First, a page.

Even though Epstein was no longer on suicide watch, he was supposed to still be supposed to be under constant surveillance. But hours before his suicide—and right afer the court documents were released—his cellmate was suddenly transferred.
No one was assigned to replace him. A man who was on suicide watch just days ago was left completely alone.
No explanation for the transfer has been given. Investigators say they are still investigating why Epstein was left alone.
Jeffrey Epstein wasn’t supposed to be left alone, and his guards knew it.
There were orders to keep camera surveillance on him at all times, to check on him every 30 minutes, and never to leave him alone in his cell for even a second. But on the night he died, every single one of those rules were broken.
Not only had Epstein’s cellmate been transferred out, leaving him alone in his cell, but the guards weren’t even checking in on him.
On the night Epstein died, the prison was short-staffed. Only 10 of the 18 people who were supposed to be on duty had shown up to work, and the two men in charge of monitoring him were both working overtime.
Allegedly, both men fell asleep and didn’t bother checking in on him for a full three hours. And they falsified the logs to claim that they’d been doing their duty.
Even then, there were two separate cameras that should have caught anything happening in Epstein’s cell—and both simultaneously malfunctioned on the night he died.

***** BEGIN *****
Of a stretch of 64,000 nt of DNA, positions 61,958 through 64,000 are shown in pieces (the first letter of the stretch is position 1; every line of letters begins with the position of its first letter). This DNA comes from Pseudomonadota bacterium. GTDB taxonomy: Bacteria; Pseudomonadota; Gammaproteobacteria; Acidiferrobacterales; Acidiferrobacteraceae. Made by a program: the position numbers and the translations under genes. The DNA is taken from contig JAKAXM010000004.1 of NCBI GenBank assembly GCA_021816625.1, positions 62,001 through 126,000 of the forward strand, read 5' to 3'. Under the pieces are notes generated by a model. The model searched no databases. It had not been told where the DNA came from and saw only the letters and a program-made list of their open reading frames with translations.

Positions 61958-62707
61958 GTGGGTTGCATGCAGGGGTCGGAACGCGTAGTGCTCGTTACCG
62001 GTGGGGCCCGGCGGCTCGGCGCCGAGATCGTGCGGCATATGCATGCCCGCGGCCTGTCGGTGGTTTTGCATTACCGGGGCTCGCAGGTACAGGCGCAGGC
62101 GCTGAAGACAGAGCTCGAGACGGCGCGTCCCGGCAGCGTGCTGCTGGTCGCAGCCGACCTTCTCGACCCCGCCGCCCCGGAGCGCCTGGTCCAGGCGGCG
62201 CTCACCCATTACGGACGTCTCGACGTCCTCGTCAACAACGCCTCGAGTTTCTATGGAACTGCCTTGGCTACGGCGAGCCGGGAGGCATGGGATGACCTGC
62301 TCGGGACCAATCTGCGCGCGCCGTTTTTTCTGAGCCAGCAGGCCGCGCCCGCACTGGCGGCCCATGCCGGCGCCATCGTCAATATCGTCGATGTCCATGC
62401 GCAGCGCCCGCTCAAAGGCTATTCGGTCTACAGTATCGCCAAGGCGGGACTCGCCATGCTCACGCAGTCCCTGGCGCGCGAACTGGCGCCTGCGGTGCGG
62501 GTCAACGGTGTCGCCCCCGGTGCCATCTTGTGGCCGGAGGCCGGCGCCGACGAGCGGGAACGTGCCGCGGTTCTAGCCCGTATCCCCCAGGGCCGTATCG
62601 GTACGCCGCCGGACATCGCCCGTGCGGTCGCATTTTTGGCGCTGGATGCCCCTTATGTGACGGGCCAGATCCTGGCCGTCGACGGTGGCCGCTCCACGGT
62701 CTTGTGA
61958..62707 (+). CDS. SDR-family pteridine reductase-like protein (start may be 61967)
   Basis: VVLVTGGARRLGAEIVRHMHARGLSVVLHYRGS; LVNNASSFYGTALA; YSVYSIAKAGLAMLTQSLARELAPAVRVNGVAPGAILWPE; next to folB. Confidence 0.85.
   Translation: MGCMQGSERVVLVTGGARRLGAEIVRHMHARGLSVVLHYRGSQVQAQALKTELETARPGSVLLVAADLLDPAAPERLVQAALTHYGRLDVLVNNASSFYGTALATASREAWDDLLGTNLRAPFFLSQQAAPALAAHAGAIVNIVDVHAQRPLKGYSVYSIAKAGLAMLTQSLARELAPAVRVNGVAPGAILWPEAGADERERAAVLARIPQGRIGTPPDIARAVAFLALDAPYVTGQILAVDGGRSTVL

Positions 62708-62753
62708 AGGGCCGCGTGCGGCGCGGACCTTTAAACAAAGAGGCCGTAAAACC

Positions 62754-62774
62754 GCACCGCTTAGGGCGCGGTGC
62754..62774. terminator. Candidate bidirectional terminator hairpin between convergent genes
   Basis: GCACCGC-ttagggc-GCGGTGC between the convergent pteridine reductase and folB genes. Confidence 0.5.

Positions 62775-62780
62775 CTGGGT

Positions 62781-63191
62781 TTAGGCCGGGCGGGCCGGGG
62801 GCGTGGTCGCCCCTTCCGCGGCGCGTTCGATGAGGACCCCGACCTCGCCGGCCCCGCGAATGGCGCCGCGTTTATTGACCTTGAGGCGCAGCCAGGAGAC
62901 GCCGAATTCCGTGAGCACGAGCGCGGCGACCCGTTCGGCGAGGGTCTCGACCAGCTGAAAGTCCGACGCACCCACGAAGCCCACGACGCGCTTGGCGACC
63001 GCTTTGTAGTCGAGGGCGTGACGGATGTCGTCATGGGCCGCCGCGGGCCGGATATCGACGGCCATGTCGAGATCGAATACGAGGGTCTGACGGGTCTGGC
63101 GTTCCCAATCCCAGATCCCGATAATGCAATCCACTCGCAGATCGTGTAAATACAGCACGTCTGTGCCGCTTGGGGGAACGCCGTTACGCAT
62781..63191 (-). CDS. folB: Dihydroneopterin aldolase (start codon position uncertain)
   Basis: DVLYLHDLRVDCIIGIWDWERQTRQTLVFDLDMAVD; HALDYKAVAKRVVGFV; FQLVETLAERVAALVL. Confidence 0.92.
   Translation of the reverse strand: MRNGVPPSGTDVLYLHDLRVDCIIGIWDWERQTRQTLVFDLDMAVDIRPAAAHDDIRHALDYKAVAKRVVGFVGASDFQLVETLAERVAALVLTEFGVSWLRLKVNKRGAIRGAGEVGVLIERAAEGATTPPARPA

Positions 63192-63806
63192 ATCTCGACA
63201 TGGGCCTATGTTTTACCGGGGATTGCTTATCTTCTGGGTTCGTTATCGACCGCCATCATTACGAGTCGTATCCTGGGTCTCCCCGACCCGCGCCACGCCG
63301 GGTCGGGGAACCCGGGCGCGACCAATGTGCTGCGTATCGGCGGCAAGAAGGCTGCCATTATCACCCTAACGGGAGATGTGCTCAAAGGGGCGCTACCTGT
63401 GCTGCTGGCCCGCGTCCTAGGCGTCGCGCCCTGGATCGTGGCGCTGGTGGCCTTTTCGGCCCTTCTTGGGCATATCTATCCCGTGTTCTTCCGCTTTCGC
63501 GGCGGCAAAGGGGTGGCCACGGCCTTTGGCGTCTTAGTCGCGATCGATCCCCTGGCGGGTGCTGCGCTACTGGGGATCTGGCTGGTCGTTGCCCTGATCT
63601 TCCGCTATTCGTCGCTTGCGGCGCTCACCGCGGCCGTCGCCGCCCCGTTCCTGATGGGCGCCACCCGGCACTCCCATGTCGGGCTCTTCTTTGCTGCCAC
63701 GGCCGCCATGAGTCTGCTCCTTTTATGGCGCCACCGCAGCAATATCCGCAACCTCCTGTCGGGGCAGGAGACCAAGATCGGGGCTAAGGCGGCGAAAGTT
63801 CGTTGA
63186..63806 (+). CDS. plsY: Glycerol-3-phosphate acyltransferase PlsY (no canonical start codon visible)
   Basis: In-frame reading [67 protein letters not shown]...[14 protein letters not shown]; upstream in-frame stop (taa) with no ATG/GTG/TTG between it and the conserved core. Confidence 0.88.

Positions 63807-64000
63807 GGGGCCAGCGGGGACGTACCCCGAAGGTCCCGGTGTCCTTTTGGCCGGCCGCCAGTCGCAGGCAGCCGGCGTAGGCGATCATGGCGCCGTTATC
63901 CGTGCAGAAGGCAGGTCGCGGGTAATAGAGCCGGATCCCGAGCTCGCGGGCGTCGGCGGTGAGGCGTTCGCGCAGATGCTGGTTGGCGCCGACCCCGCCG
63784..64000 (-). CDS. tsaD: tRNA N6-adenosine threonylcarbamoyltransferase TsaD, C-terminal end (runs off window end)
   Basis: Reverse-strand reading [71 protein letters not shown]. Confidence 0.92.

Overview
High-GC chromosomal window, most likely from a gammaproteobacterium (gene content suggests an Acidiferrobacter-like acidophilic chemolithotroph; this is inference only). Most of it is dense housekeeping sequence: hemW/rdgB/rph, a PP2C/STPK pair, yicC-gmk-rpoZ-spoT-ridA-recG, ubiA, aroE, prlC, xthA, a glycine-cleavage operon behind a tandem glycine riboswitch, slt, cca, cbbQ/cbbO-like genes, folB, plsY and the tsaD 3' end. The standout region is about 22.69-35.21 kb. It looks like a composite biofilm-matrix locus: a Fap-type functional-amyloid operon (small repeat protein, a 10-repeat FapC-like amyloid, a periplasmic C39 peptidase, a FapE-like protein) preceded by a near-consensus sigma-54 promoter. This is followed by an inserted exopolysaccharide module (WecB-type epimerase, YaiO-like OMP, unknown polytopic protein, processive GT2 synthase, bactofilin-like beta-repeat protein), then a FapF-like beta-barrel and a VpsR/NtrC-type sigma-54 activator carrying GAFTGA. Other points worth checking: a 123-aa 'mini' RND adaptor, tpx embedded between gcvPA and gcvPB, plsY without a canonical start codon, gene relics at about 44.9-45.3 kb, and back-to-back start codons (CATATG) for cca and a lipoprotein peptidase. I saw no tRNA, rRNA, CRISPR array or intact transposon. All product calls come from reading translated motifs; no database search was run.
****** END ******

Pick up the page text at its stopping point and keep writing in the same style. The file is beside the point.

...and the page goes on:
According to the official report, Epstein was found dead in his cell on Aug. 10th and 6:30 AM. The six-foot-tall man had alleged fashioned a noose out of a bedsheet, tied it to his bedframe, and knelt down to hang himself.
“No way,” an ex-inmate of the facility told the New York Post nearly as soon as the story broke. Suicide at the Metropolitan Correctional Center, the ex-inmate claims, is effectively impossible.
“Could he have done it from the bed? No sir. There’s a steel frame, but you can’t move it. There’s no light fixture. There’s no bars,” the inmate says. “They don’t give you enough in there that could successfully create an instrument of death.”
The statistics back up the claim. In the past 21 years, the prison has only seen one other successful suicide.